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the debates we're having right now, whether it's healthcare or the budget all of these things will have real practical applications for every american. and i am convinced the decisions we make over the next few years will determine whether or not our children will grow up in america where opportunity is real. now the -- the premise that we're all created equal is the opening line in the american story, and while we don't promise equal outcomes, we have strived to deliver equal opportunity. the idea that success doesn't depend on being born into wealth or pref, it depends on effort and merit. and with every chapter we have added to that story, we have
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worked hard to put those words into practice. it was abraham lincoln, a self-described poor man's son who started the system of land grant colleges all over this country when farms gave way to factories, a rich man's son named teddy roosevelt fought for protections for workers and busted monopolies. when millions lived in poverty fdr fought for social security, and minimum wage. when millions died without health insurance, lbj fought for medicare and medicaid. together we have forged a new deal, declared a war on poverty in a great society, we built a ladder of opportunity, and stretched out a safety net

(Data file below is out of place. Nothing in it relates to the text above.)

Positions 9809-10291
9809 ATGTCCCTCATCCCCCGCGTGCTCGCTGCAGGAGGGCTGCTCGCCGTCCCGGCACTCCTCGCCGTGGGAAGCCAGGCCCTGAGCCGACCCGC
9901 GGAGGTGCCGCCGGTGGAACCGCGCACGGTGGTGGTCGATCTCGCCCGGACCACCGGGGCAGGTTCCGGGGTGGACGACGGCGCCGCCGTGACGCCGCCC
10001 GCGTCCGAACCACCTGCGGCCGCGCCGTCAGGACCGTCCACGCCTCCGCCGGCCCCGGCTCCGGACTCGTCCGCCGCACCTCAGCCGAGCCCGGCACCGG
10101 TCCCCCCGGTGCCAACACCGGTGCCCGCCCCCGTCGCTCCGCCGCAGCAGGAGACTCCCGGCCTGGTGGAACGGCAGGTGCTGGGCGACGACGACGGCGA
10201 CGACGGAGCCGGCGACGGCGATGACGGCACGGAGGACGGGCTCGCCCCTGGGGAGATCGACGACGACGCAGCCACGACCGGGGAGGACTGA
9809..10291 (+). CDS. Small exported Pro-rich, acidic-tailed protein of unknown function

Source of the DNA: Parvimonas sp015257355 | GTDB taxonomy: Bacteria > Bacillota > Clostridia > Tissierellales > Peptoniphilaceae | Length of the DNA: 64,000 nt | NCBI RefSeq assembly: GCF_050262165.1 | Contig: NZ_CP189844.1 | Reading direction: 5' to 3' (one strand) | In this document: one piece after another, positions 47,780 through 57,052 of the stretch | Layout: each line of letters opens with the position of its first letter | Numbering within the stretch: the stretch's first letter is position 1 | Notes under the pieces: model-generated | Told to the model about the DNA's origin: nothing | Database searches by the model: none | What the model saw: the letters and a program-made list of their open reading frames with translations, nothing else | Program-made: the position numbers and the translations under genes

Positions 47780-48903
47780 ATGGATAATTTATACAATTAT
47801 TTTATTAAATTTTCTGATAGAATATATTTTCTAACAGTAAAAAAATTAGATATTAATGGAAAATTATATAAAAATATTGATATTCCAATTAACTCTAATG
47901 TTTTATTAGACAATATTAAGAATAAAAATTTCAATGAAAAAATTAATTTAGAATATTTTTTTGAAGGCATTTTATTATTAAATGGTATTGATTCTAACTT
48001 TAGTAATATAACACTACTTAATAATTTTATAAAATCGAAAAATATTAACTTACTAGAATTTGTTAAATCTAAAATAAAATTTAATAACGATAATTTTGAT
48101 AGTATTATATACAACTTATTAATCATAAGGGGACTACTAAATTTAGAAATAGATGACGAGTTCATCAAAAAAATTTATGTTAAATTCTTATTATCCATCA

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beneath so if we fell, we could bounce back, and as a result america built the largest middle class the world has ever known. and for the three decades after world war ii, it was the engine of our prosperity. we -- we can't look at the past through rose-colored glasses, the economy didn't always work for everyone. racial discrimination locked millions out of poverty -- or out of opportunity. women were too often confined to a handful of often poorly paid professions, and it was only through pain staking struggle that more women and mine nor advertise and americans with disabilities began to win the right to more fairly and fully participate in this the economy. nevertheless, during the post world war ii years, the economic ground felt stable and secure for most americans, and the future looked brighter than the